Opening Act

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Before they turned the Victoria Hall into the Victoria Playhouse, and before they spent the next thirty years transforming the theater into ‘PEI’s Longest Running Little Theatre’, Erskine and Pat Smith bought a house in Victoria. The house, in which Pat Smith lives to this day, had bathrooms, running water, and electricity.

Their house in Point Deroche, where they had been living for three years, had no bathroom, no running water, and no electricity.

Victoria is a village on a sheltered harbor on the south shore of Canada’s Prince Edward Island. It is an arts community of family-run businesses. The year-round population is just a few heads above a hundred. Point Deroche is a pocket-sized community on the north shore. There are some summer cottages and a quiet gulf- side beach.

No one knows exactly how many people live in Point Deroche.

“Erskine and I homesteaded there,” said Pat. “We lived in a house that had been built in one day.”

Reggie and Annie McInnis, a brother and sister whose home burned down, built the emergency house in Point Deroche. “They were subsistence farmers. They had no money. They were poor people, but kind and generous.”

The McInnis’s gathered driftwood, had it milled, and cobbled the house together.  They nailed the roof down when the sun was shining. It served as shelter against a rainy day.

“It was unfinished on the inside,” said Pat. “You could see all the wormholes from the sea worms that had eaten into the wood.” As small as the house was, there were three rooms and two more upstairs. There was a well and the Smiths built an outhouse.

“Erskine hauled in a Silver Moon wood cook stove.” In the wintertime the stove never went cold. “That’s how we heated the house.”

Erskine Noble Smith, a native PEI-man, lived the length and breadth of Canada. His father was in the Armed Forces and was routinely transferred from base to base. Military brats are time and again drawn to the stage because they’ve learned how to make a fast impression at the drop of a hat.

Pat Stunden Smith moved to Prince Edward Island from Montreal to work at the Confederation Centre in Charlottetown, the provincial capital. “I applied to work in the art gallery, but ended up as a tour guide,” she said.

After graduating from university she applied again and was accepted as an assistant curator. She worked at the gallery for several years.

“Then I got itchy feet.”

She traveled, lived in Toronto, and returned to Prince Edward Island. She enrolled at Holland College School of Visual Arts and trained in weaving and silver work. Erskine Smith met his wife-to-be the one and only time she ever appeared on stage.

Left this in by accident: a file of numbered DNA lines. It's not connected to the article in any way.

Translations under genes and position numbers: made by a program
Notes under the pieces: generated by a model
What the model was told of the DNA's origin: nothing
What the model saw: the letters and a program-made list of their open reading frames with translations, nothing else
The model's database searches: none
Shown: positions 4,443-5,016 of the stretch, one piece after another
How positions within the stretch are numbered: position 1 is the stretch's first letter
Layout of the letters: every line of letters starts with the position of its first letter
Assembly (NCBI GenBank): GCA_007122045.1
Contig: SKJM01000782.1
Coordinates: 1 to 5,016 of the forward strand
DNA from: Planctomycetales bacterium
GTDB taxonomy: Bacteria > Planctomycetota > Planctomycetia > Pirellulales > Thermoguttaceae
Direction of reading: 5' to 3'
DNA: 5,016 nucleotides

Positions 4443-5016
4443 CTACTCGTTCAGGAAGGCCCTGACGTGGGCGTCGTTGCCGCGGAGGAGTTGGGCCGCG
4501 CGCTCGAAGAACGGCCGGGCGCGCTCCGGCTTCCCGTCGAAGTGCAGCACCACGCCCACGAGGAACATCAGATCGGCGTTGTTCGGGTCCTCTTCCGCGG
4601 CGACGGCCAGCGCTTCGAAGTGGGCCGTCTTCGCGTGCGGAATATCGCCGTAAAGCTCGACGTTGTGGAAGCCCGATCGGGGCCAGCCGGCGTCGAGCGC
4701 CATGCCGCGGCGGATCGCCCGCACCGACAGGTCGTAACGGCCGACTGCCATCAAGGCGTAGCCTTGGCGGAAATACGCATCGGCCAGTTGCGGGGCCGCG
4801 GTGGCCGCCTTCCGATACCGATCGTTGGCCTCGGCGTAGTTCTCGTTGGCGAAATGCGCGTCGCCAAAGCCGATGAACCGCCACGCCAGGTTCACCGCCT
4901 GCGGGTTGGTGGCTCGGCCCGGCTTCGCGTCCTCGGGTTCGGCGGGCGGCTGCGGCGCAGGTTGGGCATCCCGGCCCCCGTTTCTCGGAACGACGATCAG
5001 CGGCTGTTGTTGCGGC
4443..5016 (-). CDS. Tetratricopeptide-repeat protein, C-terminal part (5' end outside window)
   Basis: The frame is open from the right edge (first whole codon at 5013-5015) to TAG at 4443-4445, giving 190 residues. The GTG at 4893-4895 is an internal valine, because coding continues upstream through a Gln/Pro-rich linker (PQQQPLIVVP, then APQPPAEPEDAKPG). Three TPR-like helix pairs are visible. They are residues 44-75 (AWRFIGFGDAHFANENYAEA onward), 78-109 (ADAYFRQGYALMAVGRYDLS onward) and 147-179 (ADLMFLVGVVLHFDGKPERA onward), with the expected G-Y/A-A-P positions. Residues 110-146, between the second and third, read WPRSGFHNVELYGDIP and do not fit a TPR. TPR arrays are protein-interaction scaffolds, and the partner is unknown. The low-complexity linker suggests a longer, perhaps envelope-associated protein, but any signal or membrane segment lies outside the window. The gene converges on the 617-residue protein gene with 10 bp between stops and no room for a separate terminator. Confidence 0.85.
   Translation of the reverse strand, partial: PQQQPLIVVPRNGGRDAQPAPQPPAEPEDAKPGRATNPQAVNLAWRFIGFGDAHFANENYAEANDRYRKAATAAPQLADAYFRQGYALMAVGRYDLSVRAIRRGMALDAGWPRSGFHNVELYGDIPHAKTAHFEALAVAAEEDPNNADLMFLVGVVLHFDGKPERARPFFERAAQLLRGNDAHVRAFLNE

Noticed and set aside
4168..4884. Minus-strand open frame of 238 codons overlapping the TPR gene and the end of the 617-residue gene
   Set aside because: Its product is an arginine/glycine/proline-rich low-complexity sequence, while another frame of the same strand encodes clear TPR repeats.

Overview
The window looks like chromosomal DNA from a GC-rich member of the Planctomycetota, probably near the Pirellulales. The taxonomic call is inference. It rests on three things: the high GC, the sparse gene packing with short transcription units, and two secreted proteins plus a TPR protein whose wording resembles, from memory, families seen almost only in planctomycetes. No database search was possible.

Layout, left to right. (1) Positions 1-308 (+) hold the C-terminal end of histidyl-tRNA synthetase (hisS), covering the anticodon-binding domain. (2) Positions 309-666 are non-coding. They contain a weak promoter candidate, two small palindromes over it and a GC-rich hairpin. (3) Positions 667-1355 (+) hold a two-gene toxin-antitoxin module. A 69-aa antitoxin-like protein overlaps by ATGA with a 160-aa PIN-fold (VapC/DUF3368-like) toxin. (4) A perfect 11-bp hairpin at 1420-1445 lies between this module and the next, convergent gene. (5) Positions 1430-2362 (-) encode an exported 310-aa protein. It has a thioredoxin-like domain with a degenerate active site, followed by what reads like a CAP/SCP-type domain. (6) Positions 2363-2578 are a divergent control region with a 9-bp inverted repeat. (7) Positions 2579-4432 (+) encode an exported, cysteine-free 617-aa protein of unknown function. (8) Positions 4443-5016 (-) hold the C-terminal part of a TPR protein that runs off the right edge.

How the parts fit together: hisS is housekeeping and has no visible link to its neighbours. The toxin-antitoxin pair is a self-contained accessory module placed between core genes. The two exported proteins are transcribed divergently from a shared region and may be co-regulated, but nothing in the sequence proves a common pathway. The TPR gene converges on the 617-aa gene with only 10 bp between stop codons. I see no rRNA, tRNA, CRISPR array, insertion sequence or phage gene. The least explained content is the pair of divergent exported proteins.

“I had just moved back to the island, and I thought I needed to meet people, so I joined the Drama Club. I never wanted to be on stage after my first show, which was Brigadoon, but Erskine was in the audience, and we met at a party afterwards.”

Brigadoon is a musical about a mysterious village that appears out of thin air only one day once every one hundred years, and where a man and woman stumble onto each other and fall in love.

“There’s a nice little house in Victoria for sale,” Erskine said to his wife one night after work. He was working in children’s theater, lunchtime performances, and cadging shows around the island. He had taken on the role of Ronald McDonald, as well, becoming the jump suited big shoe big heart clown character for the whole of the Atlantic Canada region.

“He went to every parade and every hospital for seven years,” said Pat. “Kids loved him and he loved kids. He could just touch people. He had children die in his arms.”

The next day the family drove the family car through the heart of the crescent-shaped island to Victoria.

“After my daughter Emily turned three, and I got pregnant with my son Jonathan, no running water became an issue. We were young, but I was tired of washing diapers by hand, and my parents were desperate to help us find another house.”

The Smith family looked at, walked through, and ran the taps in the house. “Yeah, this is a good move for us,” they all agreed.

Victoria is a handful of blocks one way and a handful of blocks the other way. The Victoria Hall, built by a local carpenter between 1912 and 1914, was built at the exact center of the village. It is a wood shingled building with a gambrel roof. For more than seventy years it was where lobster suppers, quilting bees, and community council meetings were held.

It was home to the Red Cross and the Women’s Institute.

“The identity of Victoria is in the buildings that have been here for generations,” said Stephen Hunter, for many years the chef and owner of the Victoria Village Inn.

But, the Trans Canada Highway bypassed Victoria in the 1960s and many businesses left. The village declined as people moved in search of work. “It went into a lull for about two decades,” said Henry Dunsmore, owner of the Studio Gallery.

“When we moved here the hall was a community hall, but it wasn’t being used by the community,” said Pat. “It was empty.” Except for the New York City performing arts troupe that came some summers and put on shows.

“The village loved them, but they left a mess. They were kids, renting an old house, and living the life of Riley, although they had nothing. They raided the Women’s Institute room in the hall and took everything, dishes, silverware.”

While Erskine Smith tromped up and down the Maritimes in his red oversized Ronald McDonald shoes, Pat Smith started up a kindergarten, which she soon moved into the basement of the Victoria Hall.

“Don’t quit your day job,” play-actors are often warned. Pat went on to teach kindergarten for fifteen years. Since so many entertainers are the voices of cartoon characters on TV and in the movies, her classroom might have been a kind of informal inadvertent in-house training ground.